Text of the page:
In shadows of active volcanoes, this rugged refuge protects a variety of local and migratory wildlife
Sandwiched between Becharof National Wildlife Refuge to the north and Izembek National Wildlife Refuge to the south, Alaska Peninsula National Wildlife Refuge is the most scenically diverse of the refuges that line Bristol Bay.
The Alaska National Interest Land Conservation Act (ANILCA) established the 3.7 million acre Alaska Peninsula National Wildlife Refuge on December 2, 1980. Before that, the lands were part of the federal domain.
The interplay of volcanic activity with shoreline erosion and glacial scour has created breathtakingly dramatic landscape at this 3.5 million-acre refuge whose features range from active volcanoes and towering mountain peaks to rolling tundra and rugged, wave-battered coastlines.
Within the refuge is Mount Veniaminof, one of Alaska's most active volcanoes, erupting as recently as 1995. The summit crater of this massive volcano is 5.2 miles in diameter and contains a 25-square mile cupped ice field - the most extensive crater glacier in North America with an active volcanic vent in its center.
The cliffs, bays, fjords and streams of refuge's spectacularly rugged Pacific coast support a diversity of fish and wildlife. Here you will find nesting bald eagles, puffins, cormorants, emperor geese and countless other birds. Harbor seals, sea otters and Stellar sea lion haul out along the coast and gray whales past through on their spring migration. Brown bear feast on spawning salmon in summer and fall while the refuge's drainages constitute a major portion of the winter moose habitat on the central Alaska Peninsula. The refuge is home to the northern Alaska Peninsula caribou herd, one of 13 major herds in Alaska that migrates up to 200 miles annually from spring calving grounds to its winter range.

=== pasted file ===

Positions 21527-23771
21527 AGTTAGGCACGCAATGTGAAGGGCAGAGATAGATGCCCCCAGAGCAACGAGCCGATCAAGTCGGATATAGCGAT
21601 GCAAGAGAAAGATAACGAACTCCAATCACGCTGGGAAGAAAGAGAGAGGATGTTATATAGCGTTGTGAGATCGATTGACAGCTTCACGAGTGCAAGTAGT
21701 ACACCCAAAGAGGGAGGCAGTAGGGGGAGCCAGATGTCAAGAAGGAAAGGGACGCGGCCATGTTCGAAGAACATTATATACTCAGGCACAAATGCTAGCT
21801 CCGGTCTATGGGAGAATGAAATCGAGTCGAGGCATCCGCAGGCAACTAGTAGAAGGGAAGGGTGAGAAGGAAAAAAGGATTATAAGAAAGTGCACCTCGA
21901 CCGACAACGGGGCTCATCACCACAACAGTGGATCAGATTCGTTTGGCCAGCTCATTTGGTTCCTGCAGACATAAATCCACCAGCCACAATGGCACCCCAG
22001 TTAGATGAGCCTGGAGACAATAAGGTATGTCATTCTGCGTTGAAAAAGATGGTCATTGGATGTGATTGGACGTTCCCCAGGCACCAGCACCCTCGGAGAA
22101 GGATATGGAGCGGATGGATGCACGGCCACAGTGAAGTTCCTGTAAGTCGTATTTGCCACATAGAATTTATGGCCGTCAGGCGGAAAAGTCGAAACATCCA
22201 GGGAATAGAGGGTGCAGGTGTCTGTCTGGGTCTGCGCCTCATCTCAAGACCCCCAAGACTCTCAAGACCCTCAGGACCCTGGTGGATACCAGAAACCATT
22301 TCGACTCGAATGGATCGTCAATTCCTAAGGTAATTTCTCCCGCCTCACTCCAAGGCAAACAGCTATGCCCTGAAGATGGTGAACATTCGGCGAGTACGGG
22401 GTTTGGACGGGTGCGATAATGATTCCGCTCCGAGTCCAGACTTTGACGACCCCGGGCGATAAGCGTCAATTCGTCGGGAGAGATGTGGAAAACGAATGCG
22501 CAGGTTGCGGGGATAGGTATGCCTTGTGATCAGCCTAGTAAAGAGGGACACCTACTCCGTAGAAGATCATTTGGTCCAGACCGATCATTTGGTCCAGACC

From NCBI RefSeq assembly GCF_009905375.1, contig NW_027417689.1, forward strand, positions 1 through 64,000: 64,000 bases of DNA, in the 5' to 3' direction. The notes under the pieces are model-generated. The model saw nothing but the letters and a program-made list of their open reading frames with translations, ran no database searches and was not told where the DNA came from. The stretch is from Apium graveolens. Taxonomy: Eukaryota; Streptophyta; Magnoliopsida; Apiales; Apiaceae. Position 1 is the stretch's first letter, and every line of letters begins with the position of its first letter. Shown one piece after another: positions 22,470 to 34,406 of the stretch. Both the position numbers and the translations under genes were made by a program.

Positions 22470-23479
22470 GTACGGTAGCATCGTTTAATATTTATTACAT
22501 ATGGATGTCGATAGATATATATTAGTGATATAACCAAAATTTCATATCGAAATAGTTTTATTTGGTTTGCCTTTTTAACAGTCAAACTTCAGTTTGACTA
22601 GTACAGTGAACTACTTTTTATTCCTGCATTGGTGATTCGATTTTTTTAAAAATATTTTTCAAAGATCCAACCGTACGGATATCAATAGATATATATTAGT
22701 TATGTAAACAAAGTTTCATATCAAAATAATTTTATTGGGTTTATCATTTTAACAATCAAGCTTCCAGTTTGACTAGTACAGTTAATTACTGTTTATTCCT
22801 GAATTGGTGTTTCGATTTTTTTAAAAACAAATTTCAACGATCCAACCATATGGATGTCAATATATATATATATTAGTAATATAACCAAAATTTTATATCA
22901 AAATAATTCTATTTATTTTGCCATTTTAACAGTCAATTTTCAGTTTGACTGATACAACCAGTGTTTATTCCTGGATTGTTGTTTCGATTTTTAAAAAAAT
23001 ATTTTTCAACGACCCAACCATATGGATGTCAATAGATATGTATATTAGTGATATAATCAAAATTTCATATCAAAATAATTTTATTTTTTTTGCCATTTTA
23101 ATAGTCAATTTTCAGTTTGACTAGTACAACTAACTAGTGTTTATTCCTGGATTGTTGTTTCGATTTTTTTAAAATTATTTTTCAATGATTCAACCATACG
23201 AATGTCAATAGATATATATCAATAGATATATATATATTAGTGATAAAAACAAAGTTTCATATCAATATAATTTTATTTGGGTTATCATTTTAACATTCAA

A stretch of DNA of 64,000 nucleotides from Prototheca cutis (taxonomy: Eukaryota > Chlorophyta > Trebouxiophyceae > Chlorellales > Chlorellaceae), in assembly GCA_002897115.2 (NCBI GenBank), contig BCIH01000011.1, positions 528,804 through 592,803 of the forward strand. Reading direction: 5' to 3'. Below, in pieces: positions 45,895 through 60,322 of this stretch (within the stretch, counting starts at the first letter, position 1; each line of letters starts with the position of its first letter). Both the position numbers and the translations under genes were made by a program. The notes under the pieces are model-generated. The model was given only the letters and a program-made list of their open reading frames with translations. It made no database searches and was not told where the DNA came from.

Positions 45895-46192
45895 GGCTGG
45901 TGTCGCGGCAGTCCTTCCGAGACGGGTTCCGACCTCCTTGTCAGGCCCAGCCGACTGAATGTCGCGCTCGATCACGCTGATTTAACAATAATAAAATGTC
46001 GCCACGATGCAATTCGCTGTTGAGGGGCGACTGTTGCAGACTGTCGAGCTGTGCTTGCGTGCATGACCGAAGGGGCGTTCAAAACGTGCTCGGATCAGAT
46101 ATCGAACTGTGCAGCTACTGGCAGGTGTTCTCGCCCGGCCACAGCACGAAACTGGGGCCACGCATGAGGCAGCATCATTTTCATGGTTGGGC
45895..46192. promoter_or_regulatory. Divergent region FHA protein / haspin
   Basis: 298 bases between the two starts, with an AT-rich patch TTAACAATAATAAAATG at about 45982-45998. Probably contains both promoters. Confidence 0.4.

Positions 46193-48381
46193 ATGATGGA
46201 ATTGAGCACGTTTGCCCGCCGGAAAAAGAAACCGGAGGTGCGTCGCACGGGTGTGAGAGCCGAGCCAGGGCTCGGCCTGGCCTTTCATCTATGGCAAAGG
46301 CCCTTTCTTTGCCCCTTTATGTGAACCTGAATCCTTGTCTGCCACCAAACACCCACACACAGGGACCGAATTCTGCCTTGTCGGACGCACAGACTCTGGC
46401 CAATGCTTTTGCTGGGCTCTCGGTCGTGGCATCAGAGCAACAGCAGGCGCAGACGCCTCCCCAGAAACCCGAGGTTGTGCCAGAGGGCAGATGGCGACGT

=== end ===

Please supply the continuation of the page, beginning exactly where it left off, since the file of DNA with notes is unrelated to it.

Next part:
The Alaska Peninsula Refuge offers a variety of recreational opportunities including sport fishing, flightseeing, wildlife viewing and photography, hiking, backpacking, boating and camping. The Ugashik Lakes are world-renowned for trophy Arctic grayling after the Alaska record grayling, 4-pound, 13-ounces, was caught in the Ugashik Narrows. The lakes also support large concentrations of lake trout while the streams that surround them attract brown bears in great numbers, providing opportunity to observe these bruins in the wild.
There are no roads, maintained trails or visitor facilities in the refuge. The King Salmon Visitor Center (907-246-4250) includes exhibits and interactive programs on the refuge and assists visitors with trip planning in regards to information about air charter services and fishing and hunting guides.
No fees or permits are necessary to visit the Alaska Peninsula National Wildlife Refuge.
Refuge lands are remote and accessible only by small aircraft or boat. Regularly scheduled commercial flights are available between Anchorage and King Salmon, Sand Point and Cold Bay and charter air service to the refuge is available in King Salmon, Cold Bay, King Cove, and Sand Point.
For more information contact the Alaska Peninsula National Wildlife Refuge Headquarters (907-246-3339; http://www.fws.gov/refuge/alaska_peninsula/) in King Salmon.